Games of the generation: Stephany waxes poetic on her five favorites

Tuesday, 5 November 2013 12:49 GMT By Stephany Nunneley

What were the games of the current generation? VG247′s staff pick their highlights of the past 8 years ahead of the PS4 and Xbox One launch. In this entry, Stephany becomes a bit misty-eyed over the sunsetting of one of her favorites.

We’re dedicating this week to VG247′s personal games of the generation. We’ll post a different team member’s list each day, so stay tuned to see what we all thought. Here’s Dave’s top five from yesterday.

I don’t like lists. I never have, and I especially don’t like lists in which one thing is rated best over another. This is because I am of the opinion something is automatically “the best” if you enjoyed it.

It’s like with any entertainment medium, really: how can Exile on Main St. by The Rolling Stones be any better than Led Zeppelin 4? Why is Star Trek 2: The Wrath of Khan considered a classic on many so called “best of lists” yet Young Frankenstein isn’t? How can Oscar Wilde be one of the most quoted authors in history, yet I never hear anyone quote David Sedaris?

Favoritism is subjective, after all. What a person enjoys is based on or influenced by personal feelings, tastes, or opinions; therefore, an opinion on something is not “wrong” whether you agree with it or not.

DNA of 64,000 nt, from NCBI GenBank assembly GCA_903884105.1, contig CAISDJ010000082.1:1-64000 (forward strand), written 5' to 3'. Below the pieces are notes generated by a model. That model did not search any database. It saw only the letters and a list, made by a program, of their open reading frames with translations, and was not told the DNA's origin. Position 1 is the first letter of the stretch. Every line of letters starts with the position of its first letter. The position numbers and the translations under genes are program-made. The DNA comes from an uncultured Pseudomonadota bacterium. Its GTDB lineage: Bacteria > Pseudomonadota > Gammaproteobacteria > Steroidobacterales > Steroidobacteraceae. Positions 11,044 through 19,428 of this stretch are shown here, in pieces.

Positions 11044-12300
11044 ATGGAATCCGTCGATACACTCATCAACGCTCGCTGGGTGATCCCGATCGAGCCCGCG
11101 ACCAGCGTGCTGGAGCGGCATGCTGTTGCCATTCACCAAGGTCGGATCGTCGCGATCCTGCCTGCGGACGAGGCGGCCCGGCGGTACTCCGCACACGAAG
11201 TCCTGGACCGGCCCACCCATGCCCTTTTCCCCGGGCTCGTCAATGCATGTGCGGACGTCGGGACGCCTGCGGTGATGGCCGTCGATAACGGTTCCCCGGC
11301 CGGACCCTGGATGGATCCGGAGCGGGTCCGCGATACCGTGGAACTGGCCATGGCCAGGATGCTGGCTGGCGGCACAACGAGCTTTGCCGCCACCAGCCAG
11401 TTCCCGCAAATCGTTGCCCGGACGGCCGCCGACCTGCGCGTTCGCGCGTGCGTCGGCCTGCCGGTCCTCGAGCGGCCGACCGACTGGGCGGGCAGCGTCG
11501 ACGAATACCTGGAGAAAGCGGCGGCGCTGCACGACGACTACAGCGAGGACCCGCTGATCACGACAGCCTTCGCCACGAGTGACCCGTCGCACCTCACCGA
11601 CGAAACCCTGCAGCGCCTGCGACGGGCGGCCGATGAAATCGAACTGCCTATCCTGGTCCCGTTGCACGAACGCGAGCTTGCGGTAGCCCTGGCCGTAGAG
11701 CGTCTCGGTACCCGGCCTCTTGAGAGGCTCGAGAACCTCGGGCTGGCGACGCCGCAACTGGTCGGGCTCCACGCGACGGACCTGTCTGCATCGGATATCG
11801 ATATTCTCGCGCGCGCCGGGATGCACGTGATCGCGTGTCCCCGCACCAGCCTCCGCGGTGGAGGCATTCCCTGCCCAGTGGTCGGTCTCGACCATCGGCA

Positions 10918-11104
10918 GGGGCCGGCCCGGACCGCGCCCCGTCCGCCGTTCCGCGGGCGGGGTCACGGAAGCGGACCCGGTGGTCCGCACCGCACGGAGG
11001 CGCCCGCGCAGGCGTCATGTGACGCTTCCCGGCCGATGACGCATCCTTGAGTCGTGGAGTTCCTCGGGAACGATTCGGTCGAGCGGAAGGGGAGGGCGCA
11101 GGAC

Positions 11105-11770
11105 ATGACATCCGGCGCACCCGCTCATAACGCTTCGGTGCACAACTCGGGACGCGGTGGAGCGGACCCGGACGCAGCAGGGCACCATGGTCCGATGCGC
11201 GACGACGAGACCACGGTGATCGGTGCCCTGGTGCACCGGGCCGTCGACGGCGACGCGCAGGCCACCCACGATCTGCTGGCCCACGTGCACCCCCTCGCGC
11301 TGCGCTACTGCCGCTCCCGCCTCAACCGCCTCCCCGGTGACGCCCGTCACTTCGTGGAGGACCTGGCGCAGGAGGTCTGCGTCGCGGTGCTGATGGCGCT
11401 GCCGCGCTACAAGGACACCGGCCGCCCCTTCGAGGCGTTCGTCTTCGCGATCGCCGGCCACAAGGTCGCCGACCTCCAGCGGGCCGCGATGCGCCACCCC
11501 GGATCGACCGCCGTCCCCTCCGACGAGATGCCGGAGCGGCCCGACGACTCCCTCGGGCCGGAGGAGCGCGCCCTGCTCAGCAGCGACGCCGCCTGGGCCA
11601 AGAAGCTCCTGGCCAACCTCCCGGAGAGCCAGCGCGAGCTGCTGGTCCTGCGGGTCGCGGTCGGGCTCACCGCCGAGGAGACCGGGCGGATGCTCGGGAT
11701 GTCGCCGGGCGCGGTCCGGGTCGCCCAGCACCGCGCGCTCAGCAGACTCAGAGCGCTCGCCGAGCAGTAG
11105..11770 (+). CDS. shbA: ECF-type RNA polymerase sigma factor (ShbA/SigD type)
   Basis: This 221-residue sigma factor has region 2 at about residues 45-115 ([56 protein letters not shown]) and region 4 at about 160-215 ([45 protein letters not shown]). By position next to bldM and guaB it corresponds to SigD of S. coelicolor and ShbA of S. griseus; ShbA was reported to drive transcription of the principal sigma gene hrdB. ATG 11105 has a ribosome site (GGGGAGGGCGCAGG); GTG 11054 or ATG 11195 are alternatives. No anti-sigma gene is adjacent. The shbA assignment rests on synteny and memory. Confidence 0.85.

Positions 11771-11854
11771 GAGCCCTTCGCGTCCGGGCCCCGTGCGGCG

Still, I am loathe to suggest that one thing is better than the other, because the world don’t move to the beat of just one drum. What might be right for you, may not be right for some.

Now that I have my qualms about creating such a list out of the way, I will give you a rundown of the five games that “meant” the most to me this console generation. Just remember: you’ll have yours, and I’ll have mine – and together we’ll be fine.

5. Red Dead Redemption

Second time was a charm for Rockstar Games with Red Dead Redemption. Sure it had a few issues: donkey ladies, flying deer, cougar men, weird things happening whenever a train was involved. None of that mattered despite how hilarious or frustrating some of the issues were. It was one of the most fun open-world games of the console generation, from my point of view.

As someone who played Red Dead Revolver and found it lacking in many respects, I was hesitant to don the cowboy hat and spurs once again to go kill desperados, chat with saloon girls, and help a few ranchers sort their personal problems. However, I relented, and I’m damn happy I did.

No other game out there thrusts you smack-dab into a Sergio Leone film like Red Dead Redemption; no other game out there allows you to live vicariously through the actions of a Clint Eastwood-type as he rides the range, skinning critters and taming wild horses. It was a gem of a game.